The underwater world is beautiful, we as divers know that and we keep coming back for it again and again. But unfortunately there are a lot of problems under water, the pollution of the environments under water is very clear. Lost fishing nets, lines, hooks and weights are found by divers in large numbers on shipwrecks and reefs but also on the sandy seabed around.
Ghost fishing is a term that describes what happens when derelict fishing gear ‘continues to fish’
The issue of “ghost fishing” was first brought to the attention of world at the 16th Session of the FAO Committee on Fisheries in April 1985. Following debate at COFI, the FAO Secretariat published an in-depth study of the problem.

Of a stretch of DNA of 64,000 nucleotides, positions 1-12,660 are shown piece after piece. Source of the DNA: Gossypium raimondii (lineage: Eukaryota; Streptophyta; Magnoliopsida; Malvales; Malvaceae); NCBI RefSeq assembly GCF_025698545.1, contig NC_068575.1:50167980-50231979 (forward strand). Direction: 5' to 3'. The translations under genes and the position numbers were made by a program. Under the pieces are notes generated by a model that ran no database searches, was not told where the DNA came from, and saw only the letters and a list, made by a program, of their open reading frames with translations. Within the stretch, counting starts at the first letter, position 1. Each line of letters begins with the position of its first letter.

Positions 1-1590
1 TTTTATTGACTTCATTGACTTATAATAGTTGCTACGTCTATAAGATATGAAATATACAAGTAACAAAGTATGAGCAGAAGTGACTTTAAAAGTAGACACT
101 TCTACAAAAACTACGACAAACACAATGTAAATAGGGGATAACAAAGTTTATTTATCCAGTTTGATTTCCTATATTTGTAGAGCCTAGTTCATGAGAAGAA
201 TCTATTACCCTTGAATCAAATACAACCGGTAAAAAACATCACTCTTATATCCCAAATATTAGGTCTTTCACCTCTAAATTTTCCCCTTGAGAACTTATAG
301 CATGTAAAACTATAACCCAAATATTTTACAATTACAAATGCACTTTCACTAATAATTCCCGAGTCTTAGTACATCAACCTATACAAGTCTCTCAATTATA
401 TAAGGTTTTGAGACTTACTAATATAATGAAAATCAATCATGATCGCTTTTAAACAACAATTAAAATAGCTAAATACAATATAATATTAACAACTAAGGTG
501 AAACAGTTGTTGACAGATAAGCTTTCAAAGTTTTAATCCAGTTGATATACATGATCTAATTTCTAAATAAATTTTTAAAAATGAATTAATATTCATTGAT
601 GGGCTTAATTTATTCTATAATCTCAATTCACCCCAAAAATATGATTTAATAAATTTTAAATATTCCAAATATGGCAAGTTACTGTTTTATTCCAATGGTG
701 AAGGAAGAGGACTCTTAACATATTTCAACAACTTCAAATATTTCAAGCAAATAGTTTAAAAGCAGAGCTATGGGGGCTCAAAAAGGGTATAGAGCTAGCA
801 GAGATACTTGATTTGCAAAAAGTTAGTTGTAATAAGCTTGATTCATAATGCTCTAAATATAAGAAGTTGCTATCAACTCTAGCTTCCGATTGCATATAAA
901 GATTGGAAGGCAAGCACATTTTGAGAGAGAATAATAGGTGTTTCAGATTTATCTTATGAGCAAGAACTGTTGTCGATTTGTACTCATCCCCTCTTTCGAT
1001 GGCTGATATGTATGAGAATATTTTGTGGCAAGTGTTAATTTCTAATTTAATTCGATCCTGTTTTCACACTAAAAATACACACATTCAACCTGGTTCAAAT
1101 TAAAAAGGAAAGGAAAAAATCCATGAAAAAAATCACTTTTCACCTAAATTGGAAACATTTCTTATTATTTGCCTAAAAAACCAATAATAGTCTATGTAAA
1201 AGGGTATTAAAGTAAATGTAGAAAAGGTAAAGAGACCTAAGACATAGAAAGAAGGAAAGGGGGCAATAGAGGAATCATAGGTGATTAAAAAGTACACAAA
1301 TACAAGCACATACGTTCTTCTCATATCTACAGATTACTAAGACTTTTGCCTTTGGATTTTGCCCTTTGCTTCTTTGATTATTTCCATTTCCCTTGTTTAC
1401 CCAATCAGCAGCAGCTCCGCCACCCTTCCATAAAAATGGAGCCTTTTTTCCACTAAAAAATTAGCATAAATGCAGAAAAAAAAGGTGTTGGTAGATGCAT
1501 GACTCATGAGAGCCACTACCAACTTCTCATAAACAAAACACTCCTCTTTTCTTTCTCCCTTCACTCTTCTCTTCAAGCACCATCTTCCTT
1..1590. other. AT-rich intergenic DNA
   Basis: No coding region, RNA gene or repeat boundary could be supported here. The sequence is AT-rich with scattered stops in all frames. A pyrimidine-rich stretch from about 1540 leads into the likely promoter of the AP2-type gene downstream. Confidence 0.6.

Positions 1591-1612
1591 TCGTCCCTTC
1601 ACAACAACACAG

Derelict fishing gear, sometimes referred to as “ghost gear” or “ghost nets” is any discarded, lost, or abandoned, fishing gear in the environment. This gear continues to fish and trap animals, entangle and potentially kill marine life, smother habitat, and act as a hazard to navigation. Derelict fishing gear, such as nets or traps and pots, is one of the main types of debris impacting the marine environment today.
Debris in our oceans, seas and inland waters is very big, so big it will probably never disappear. But an old Dutch saying says: “many hands make light work” which simply means that together we can reduce the global problem by taking action and start initiatives across the world. We divers are on a global mission!